Malaka Rodrigo, Mongabay | April 30, 2021
He may have had short tusks, but at nearly 3 meters (10 feet) tall, Revatha was the dominant bull in his home range of Kalawewa in Sri Lanka’s North Central province.
Other bull elephants that challenged him for dominance found themselves no match for his might; some even died in their ground-rumbling jousts with Revatha.
On March 9, Revatha, aged 45, was killed. But it wasn’t another elephant that dealt the fatal blow. It was an electric fence that had been set up illegally around a cornfield.
Electric fences are commonly deployed across Sri Lanka; the country has the highest density of Asian elephants (Elephas maximus) and a correspondingly high rate of human-elephant conflict (HEC). Wildlife-deterring electric fences are meant to stun, not kill, an animal, much less an elephant. But this one, like many in Sri Lanka was wired up directly, and illegally, to the overhead power line, said Sumith Pilapitiya, a former head of the Department of Wildlife Conservation (DWC). When Revatha brushed up against it, it would have been like grabbing onto a live wire strung between pylons, he added.
Revatha wasn’t the only one. The same week he died, four other elephants were electrocuted to death in the same region of North Central.
“All of them are fully grown males that would be carrying strong genes,” Chandana Jayasinghe, the wildlife veterinary surgeon who conducted Revatha’s post-mortem exam, told Mongabay.
In the first three months of 2021 alone, 100 elephants were killed across Sri Lanka, 21 of them from electrocution, according to the Department of Wildlife Conservation (DWC). Eighteen died from eating explosive-packed bait known as hakka patas or “jaw exploders,” and 12 were shot dead. The cause of death for the remaining elephants wasn’t immediately known.
Annually, nearly 400 elephants and 50 people are killed in HEC incidents in Sri Lanka. But while hakka patas and shootings are typically the main cause of unnatural elephant deaths, the surge in electrocutions so far this year has led to calls to better regulate electric fences.
Prithiviraj Fernando from the Centre for Conservation and Research (CCRSL) called for the registration of private electric fences and conducting an awareness campaign that such fences are just as deadly to people as to animals.
According to the Public Utilities Commission of Sri Lanka (PUCSL), most human deaths due to electrocution in the country — 45 out of 103 in 2019 — occur when people attempt to rig up electric fences straight to power lines to keep wildlife out of their farms.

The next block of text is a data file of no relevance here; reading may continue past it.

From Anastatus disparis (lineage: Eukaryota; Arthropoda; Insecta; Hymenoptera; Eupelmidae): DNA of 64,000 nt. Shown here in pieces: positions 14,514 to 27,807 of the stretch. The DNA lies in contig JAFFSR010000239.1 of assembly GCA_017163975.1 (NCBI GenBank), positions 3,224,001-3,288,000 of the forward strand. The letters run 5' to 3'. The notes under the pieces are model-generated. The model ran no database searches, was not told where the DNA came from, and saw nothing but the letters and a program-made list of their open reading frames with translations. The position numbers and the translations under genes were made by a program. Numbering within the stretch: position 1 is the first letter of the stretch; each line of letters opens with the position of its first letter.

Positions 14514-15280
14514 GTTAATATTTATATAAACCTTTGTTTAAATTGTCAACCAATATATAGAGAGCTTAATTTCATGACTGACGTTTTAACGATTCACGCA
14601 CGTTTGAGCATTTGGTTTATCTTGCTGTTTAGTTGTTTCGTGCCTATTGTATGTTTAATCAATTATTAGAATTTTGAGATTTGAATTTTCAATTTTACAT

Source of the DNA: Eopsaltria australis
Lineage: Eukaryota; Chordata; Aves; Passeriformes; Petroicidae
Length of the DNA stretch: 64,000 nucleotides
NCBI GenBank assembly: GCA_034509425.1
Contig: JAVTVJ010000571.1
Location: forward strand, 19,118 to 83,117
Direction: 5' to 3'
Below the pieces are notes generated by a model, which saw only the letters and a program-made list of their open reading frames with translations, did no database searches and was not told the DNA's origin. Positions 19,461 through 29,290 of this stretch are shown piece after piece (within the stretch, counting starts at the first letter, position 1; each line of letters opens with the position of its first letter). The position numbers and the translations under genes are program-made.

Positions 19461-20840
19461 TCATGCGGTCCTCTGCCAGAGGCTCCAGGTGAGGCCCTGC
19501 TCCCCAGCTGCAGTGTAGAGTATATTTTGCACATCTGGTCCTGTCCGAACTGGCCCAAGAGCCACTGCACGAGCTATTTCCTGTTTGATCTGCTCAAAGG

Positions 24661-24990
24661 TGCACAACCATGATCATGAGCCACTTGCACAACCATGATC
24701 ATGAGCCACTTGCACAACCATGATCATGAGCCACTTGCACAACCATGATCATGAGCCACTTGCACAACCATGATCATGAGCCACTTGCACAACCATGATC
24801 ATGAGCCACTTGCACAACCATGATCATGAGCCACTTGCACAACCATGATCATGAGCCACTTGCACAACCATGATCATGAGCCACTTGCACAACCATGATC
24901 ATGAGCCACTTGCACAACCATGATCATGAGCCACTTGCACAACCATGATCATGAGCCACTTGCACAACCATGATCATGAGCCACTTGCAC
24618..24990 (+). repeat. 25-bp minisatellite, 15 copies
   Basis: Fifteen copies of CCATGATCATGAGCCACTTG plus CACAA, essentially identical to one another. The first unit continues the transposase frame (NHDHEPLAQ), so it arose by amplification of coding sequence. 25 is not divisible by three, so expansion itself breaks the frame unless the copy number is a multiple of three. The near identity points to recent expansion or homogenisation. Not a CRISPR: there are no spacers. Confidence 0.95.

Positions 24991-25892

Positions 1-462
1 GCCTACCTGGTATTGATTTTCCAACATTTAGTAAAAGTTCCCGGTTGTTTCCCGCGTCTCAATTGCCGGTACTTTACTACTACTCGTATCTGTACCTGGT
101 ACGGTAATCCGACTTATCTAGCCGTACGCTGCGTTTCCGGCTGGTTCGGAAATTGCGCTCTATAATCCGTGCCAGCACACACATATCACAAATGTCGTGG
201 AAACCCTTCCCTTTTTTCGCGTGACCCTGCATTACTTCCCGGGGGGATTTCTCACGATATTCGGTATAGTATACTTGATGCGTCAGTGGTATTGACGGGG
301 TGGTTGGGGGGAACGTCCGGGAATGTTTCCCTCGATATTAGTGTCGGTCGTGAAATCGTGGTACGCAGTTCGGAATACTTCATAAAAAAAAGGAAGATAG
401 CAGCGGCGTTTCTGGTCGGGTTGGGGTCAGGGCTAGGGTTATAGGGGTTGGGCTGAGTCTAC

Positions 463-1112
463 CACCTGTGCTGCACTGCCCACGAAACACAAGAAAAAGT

M.K. Jayatissa, head of the Progressive Farmers Federation of Kaudulla in North Central province, told Mongabay that farmers do this because they can’t afford to lose their crops to raiding herds of elephants and other wildlife.
“But when an elephant dies of electrocution, it is a sad moment for farmers and they themselves weep and feel guilty about what they have done,” Jayatissa said.
‘High risk’ of death
The spread of agriculture into elephant habitat means the conflict between human and animal will only intensify, Manori Gunawardena, a wildlife scientist and country representative for the U.K.-based Born Free Foundation, told Mongabay.
“A bull elephant with a home range in a human modified fragmented landscape runs a high risk of HEC-related death,” Gunawardena said. “They navigate and turn increasingly hostile on home ground while adult bull elephants in these mixed landscapes raid crops.
“This tusker too, like many other adult bull elephants residing outside protected areas, faced this risk,” Gunawardena said of Revatha.
A solution to preventing crop-raiding by elephants is community-based seasonal electric fencing, according to the CCRSL. These are managed by a community rather than individual farmers, and pilot projects carried out by in several villages have been successful, according to the CCRSL.
A newly crafted national action plan for mitigating human-elephant conflict was presented to Sri Lankan President Gotabaya Rajapaksa in December 2020. It recommends community-based fencing to protect villages and crops and to ensure villagers and farmers have access to standardized equipment that are safe and effective.
Fernando said electric fences are not cheap; lower-cost ones tend to be less effective. To be successful, community-based electric fencing would therefore need to be implemented through government agencies such as divisional secretariats and the Agrarian Services Department in a planned manner to find a lasting solution, he said.